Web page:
The Arabic equivalent of the English word "film" is "film." A familiar kind of financial institution is called, in both English and Arabic, a "bank." Plainly, Arabic and English are very similar, if not identical.

Well, no.

Cherry-picking similarities while failing to mention major differences is a powerful way to misrepresent and mislead.

As a matter of fact, the plural of Arabic "bank" isn't "banks," it's "bunuuk." The plural of Arabic "film" isn't "films," it's "aflaam." Moreover, the vast majority of Arabic words are utterly unlike their English equivalents. And the grammar and syntax of Arabic are radically different from English.

On Oct. 30, Michael Youssef, an Egyptian-born American evangelical pastor, published an article on the political site titled "Common Threads between Islam and Mormonism." Now being picked up elsewhere, his column is a very thinly veiled attack on a prominent (though unnamed) political candidate, but my focus here will be on a few of its cherry-picked parallels between Mormonism and Islam, plainly intended to subtly demonize the faith of the Latter-day Saints by associating it with a religion that many Americans fear.

"In America," writes Dr. Youssef, "we have the great privilege of choosing candidates based on our core values, rather than how they identify with our theological point of view."

He nonetheless proceeds to comment, for a political publication, upon Mormon and Islamic doctrines. "It's hard to believe," he says, "that two religions that are worlds apart geographically have so many things in common."


Offering an example, he observes that "They both have their own book of 'sacred scripture.' " Which is true, of course. In fact, Mormonism has four such books. And while those Mormon books don't include the Qur'an, they do include the Bible — a fact that Youssef somehow omits. Islam doesn't accept the Bible as authoritative scripture, but Mormonism emphatically does.

"While both tip their hats to the Bible," Dr. Youssef asserts, "each see(s) God's Word as insufficient by itself."

Note the sleight-of-hand by which Dr. Youssef equates "the Bible" with "God's Word," thus privileging his own Protestant view of scripture over the views of Muslims and Mormons, who would never, ever agree that they regard "God's Word" as "insufficient." (This is yet another illustration of the "fallacy of equivocation," about which I've recently written. Muslims believe God's Word to be found in the Qur'an and the teachings of Muhammad. Latter-day Saints find it in their three unique books of scripture, in the inspired words of modern prophets, and, again, in the Bible.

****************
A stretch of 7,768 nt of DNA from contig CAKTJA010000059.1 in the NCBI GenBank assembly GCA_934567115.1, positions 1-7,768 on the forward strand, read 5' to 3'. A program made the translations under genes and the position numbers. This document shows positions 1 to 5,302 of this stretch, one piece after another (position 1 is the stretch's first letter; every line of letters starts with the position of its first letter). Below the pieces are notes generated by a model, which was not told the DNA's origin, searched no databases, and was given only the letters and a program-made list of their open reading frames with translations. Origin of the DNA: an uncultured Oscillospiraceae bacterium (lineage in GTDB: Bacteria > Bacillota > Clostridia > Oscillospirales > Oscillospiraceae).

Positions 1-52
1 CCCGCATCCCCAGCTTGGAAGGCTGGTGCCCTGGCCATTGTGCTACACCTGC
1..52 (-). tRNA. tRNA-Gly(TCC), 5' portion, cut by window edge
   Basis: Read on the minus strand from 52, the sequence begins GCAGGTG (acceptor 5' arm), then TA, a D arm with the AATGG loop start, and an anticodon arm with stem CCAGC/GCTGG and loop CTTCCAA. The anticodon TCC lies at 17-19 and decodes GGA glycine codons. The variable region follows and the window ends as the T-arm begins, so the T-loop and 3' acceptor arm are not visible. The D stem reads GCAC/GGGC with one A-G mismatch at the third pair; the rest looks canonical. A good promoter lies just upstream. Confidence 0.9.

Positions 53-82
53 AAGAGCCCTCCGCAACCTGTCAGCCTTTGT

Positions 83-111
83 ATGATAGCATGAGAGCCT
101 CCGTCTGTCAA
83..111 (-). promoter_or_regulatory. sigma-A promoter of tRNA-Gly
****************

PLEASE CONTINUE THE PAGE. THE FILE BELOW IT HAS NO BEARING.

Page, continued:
According to Youssef's account of Islam and Mormonism, "both repudiate Biblical Christianity and identify orthodox Christianity as a false faith."

But this is deeply misleading. Islam — along with all other non-Christian religions (that's pretty much what it means to be non-Christian) — does indeed reject Christianity, and regards the Bible as fatally corrupted. But Mormonism counts the Bible first among its "standard works" of scripture and declares itself to be nothing less than the restoration of lost biblical Christianity.

Furthermore, by assuming his conclusion among his premises — namely, that his own non-Mormon position is biblical and orthodox, while Mormonism is not — Youssef ensures that his premises will demonstrate that Mormonism is (surprise!) unbiblical and unorthodox. But he does so at the price of reasoning in a circle, committing the basic logical fallacy of "begging the question."

"Both religions," continues Youssef, "reject the doctrine of the Trinity." And, truly, Islam does. There is no divine Son of God in Islam; Jesus is a very great prophet but, still, only a prophet. God rules in solitary monotheistic majesty and is neither his father nor ours. Oddly, though, Dr. Youssef fails to mention that Latter-day Saints, unlike Muslims, worship a Godhead consisting of Father, Son and Holy Ghost, believing that Jesus was the Jehovah of the Old Testament and that salvation is possible only through Christ's redeeming Atonement.

Much more could and should be said about Youssef's misleading article. Large differences divide Islam and Mormonism with regard to such issues as the nature of God, marriage, priesthood, continuing revelation, and scores of other issues.

Perhaps he just ran out of space.

In any event, Youssef's essay reminds me of my colleague William Hamblin's fictional "Moses Middlebury" school of philology, according to which "Moses" and "Middlebury" are really the same name. You just have to drop the "-oses" and add the "-iddlebury."

Daniel C. Peterson is a professor of Islamic studies and Arabic at BYU, where he also serves as editor in chief of the Middle Eastern Texts Initiative and as director of advancement for the Neal A. Maxwell Institute for Religious Scholarship. He is the founder of